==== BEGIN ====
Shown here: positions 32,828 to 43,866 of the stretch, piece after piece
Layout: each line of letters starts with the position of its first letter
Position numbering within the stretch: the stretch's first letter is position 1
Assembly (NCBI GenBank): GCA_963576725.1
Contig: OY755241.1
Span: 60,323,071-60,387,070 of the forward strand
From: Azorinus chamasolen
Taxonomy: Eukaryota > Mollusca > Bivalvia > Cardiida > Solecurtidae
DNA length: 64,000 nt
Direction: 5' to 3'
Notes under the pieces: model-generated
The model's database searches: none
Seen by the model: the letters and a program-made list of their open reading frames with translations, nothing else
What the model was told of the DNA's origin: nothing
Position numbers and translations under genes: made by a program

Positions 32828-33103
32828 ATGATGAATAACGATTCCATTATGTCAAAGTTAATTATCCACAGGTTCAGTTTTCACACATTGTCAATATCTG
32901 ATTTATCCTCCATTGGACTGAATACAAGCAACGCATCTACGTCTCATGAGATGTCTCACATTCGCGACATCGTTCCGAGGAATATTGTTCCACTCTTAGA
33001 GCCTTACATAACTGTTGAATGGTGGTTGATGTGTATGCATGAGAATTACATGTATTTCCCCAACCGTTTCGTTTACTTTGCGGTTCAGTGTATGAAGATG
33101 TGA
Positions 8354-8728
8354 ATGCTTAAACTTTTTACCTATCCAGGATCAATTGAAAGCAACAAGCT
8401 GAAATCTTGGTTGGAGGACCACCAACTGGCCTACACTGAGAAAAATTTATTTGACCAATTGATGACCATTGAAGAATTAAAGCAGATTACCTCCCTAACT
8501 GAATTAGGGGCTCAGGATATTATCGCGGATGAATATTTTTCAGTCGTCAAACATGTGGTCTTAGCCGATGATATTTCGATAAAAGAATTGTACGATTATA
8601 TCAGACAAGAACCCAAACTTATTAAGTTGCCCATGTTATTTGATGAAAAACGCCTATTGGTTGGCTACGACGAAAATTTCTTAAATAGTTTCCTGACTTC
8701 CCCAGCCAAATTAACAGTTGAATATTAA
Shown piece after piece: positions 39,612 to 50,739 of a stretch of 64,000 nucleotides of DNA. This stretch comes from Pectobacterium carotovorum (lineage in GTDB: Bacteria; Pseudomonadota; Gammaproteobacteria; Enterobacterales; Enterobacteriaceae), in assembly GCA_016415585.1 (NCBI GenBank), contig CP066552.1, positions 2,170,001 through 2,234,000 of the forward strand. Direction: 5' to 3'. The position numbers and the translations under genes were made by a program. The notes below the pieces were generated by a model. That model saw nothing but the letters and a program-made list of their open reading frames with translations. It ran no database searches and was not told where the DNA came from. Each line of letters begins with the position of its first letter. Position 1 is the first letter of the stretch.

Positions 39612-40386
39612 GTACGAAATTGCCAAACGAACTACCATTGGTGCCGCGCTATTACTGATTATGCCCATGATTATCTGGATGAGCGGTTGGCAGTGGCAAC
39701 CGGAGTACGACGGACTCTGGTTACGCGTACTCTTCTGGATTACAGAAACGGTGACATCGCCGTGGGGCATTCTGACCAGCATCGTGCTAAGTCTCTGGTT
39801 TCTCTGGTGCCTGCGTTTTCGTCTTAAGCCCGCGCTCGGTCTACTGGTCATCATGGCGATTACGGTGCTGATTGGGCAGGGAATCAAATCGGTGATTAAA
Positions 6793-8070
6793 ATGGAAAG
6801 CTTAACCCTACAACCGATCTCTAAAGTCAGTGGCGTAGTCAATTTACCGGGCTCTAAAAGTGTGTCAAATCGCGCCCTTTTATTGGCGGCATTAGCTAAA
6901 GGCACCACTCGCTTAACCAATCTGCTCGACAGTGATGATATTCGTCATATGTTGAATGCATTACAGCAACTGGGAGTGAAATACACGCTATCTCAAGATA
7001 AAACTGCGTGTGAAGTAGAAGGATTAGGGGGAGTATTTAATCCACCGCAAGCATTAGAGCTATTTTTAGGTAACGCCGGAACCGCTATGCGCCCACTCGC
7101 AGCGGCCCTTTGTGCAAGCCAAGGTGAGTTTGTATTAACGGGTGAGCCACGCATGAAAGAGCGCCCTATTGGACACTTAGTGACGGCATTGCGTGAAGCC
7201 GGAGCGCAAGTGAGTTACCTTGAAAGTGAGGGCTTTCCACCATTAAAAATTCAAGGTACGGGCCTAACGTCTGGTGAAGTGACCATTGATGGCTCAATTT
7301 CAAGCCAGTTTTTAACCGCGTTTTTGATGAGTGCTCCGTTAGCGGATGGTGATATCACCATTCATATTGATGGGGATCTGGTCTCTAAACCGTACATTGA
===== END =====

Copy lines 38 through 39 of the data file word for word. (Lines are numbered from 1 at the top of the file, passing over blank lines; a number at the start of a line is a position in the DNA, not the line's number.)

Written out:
7201 GGAGCGCAAGTGAGTTACCTTGAAAGTGAGGGCTTTCCACCATTAAAAATTCAAGGTACGGGCCTAACGTCTGGTGAAGTGACCATTGATGGCTCAATTT
7301 CAAGCCAGTTTTTAACCGCGTTTTTGATGAGTGCTCCGTTAGCGGATGGTGATATCACCATTCATATTGATGGGGATCTGGTCTCTAAACCGTACATTGA